“The proper way to use the VIX is to look at where it is today relative to its 10 day simple moving average. The higher it is above the 10 day moving average, the greater the likelihood the market is oversold and a rally is near. On the opposite side, the lower it is below the 10 day moving average, the more the market is overbought and likely to move sideways-to-down in the near future.”
This wisdom is further distilled into what TradingMarkets calls The Trading Markets 5% Rule: “Do not buy stocks (or the market) anytime the VIX is 5% below its [10 day simple] moving average.”
Today the CXO Advisory Group is out with their analysis of the 5% rule. They conclude that “the TradingMarkets 5% VIX rule is of limited practical use and does not support a standalone trading strategy that keeps up with buy-and-hold.”
But before you click on to the next story, you should note that the CXO analysis actually goes far beyond an evaluation of the 5% rule and looks at returns for the S&P 500 index for all 1% increments from 0-10% above and below the 10 day SMA. CXO’s graph of the results, which I have included below, clearly shows that the 5 day SPX return is strongly correlated with increasingly higher readings in the VIX’s 10 day SMA. This should be of no surprise to regular readers, who by now are surely used to feeding at the trough of mean reversion.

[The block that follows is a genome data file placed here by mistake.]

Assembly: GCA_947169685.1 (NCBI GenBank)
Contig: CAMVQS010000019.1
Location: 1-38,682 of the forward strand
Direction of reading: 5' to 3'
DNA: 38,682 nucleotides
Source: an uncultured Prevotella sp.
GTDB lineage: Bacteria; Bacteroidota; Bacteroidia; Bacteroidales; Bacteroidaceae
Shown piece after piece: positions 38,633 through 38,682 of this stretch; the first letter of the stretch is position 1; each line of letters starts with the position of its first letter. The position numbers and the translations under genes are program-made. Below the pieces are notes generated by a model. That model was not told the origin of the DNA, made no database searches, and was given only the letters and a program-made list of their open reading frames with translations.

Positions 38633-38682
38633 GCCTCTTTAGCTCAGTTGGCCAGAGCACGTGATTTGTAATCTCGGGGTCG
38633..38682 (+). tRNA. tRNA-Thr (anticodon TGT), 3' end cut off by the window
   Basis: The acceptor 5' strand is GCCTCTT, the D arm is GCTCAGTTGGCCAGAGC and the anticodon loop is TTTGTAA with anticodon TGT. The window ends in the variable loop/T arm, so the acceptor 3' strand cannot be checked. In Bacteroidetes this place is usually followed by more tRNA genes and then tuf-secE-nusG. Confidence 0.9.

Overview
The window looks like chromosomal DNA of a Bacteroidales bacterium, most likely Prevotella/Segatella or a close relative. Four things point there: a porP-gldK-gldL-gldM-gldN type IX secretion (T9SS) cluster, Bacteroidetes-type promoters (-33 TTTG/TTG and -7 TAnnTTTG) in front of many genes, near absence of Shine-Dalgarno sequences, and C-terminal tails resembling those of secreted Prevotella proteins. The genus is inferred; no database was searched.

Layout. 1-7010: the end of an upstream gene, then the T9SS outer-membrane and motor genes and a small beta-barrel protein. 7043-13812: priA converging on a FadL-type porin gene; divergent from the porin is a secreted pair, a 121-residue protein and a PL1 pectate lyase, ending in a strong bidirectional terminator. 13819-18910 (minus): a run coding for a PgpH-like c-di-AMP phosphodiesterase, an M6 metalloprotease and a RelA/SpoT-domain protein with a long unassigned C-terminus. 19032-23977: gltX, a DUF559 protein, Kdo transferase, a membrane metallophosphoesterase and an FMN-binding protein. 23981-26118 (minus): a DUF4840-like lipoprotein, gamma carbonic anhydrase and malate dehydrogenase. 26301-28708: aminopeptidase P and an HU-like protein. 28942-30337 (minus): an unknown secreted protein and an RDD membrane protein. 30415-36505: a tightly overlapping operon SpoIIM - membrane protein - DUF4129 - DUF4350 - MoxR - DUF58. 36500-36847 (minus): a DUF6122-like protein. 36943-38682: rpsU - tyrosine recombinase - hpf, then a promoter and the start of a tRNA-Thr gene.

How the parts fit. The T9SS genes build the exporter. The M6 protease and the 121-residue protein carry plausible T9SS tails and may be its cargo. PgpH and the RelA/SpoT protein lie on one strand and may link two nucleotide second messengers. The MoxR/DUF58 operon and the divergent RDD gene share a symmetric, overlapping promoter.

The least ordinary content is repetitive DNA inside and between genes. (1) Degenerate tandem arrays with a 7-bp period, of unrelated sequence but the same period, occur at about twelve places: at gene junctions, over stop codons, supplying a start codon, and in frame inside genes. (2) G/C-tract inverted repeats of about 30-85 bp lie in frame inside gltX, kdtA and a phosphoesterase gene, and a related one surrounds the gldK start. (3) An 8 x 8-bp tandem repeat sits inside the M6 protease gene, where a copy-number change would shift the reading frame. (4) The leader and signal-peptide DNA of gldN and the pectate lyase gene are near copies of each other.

The difficulty, according to CXO, lies in translating the VIX-related edge into a trading system that beats a buy and hold strategy, particularly when the 5% rule calls for being in the market only about 55% of the time.
My take is that the TradingMarkets 5% rule, just like the MarketSci.com approach I outlined last week, is a valid and tradeable way to use the VIX to time the markets. For better or for worse, for now I will leave it up to readers to see how well they can use this data to develop a robust trading system that can outperform a buy and hold approach.